Zoabi, state cut plea deal

Incitement charge dropped, but "disgracing public servant" sticks; State asks for suspended sentence, while MK agrees to a fine.

MK Haneen Zoabi at the High Court of Justice (photo credit: NOAM MOSKOVICH)
MK Haneen Zoabi at the High Court of Justice
(photo credit: NOAM MOSKOVICH)
The state and MK Haneen Zoabi (Balad) cut a plea bargain that would drop the most serious charge of incitement against her for telling a crowd of protesters in 2014 that Israeli Arabs who work for government security forces “should be scared of us,” but will lead to her conviction for disgracing a public servant.
Zoabi and the state prosecution are expected to disagree on the punishment, with the state seeking a suspended jail sentence, and Zoabi opposing, while agreeing to a fine, according to the deal reached late on Thursday.
In January, Attorney-General Yehuda Weinstein invited Zoabi to a pre-indictment hearing to enable her to dispute the charges and convince him to change his mind.
However, it is rare for the state to back off of an indictment once there has been a public announcement.
The proposed charges for incitement and disgracing a public servant relate to comments she made at a protest during a July 6 hearing at a Nazareth court. A statement said Zoabi had called Israeli- Arab police officers “traitors,” implied threats against them and told a protesting crowd to spit in their faces.
In January, Balad said the party’s lawyer Hassan Jabarin had told Weinstein he would be willing to hold an urgent hearing on the matter in order to convince him not to indict Zoabi and that there was no legal basis for putting her on trial.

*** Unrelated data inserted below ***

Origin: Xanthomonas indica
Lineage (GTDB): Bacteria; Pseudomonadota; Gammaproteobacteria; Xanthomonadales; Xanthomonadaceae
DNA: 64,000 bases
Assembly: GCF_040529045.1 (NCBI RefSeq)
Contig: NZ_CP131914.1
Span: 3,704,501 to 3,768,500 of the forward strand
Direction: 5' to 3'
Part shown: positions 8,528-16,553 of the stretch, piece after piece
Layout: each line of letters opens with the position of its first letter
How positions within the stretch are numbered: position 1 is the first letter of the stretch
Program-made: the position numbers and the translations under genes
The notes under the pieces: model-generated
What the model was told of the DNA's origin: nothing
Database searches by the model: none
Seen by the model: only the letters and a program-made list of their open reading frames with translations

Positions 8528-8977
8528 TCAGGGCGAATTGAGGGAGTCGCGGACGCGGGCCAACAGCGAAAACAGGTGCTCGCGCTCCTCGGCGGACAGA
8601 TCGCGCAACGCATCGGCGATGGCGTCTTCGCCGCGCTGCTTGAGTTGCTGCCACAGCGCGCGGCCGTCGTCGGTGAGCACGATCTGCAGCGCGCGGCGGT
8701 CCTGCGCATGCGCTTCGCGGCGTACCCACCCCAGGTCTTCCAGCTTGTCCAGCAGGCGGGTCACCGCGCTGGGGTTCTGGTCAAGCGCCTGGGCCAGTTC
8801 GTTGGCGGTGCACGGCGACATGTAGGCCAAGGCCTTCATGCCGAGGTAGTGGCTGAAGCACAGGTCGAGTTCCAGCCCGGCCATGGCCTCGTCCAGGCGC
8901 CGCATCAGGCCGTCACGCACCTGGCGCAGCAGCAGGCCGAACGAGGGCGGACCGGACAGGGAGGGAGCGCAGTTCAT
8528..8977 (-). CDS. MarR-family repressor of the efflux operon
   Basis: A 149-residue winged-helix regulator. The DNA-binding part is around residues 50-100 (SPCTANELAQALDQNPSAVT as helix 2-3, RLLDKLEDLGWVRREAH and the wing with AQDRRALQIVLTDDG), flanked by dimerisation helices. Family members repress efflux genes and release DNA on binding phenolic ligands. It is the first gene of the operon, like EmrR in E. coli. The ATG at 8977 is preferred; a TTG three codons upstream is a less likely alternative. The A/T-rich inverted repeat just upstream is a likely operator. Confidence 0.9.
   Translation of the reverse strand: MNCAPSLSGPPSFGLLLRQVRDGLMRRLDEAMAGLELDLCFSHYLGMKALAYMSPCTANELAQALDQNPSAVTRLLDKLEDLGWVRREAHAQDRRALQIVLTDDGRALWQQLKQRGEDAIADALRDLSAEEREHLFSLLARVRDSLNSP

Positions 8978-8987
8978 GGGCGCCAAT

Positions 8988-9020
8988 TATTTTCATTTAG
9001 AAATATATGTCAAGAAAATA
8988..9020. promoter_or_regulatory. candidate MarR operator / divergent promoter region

“The State Attorney’s Office does not usually put elected officials on trial for a spontaneous expression made in the heat of the moment in public political activity,” Jabarin said. “Therefore, if charges are pressed, the state will have to explain to the court why Zoabi is discriminated against, since in dozens of similar cases, including worse ones, not only was there no indictment, there was no investigation.”
On the other hand, a wide range of political leaders have supported bringing charges relating to incitement against Zoabi for the incident in question and previous incidents.
In August 2014, Weinstein told Zoabi that members of Knesset had no legal immunity from undergoing police questioning. However, they do have a presumption of immunity from indictment, though he was eventually ready to remove that immunity.
He noted at the time that she also had immunity from arrest, certain searches and wire-tapping.
Also, on Thursday the High Court of Justice released its full opinion for why Zoabi could not be disqualified from last March’s Knesset elections despite substantial objections to her conduct and a certain level of sympathy with those politicians who had wished to disqualify her. A short decision allowing her to run had been released prior to Election Day.
In July 2014, Weinstein closed a different investigation against Zoabi without charging her with incitement for giving several media interviews seemingly supporting the kidnapping of three Jewish teenagers in mid-June 2014.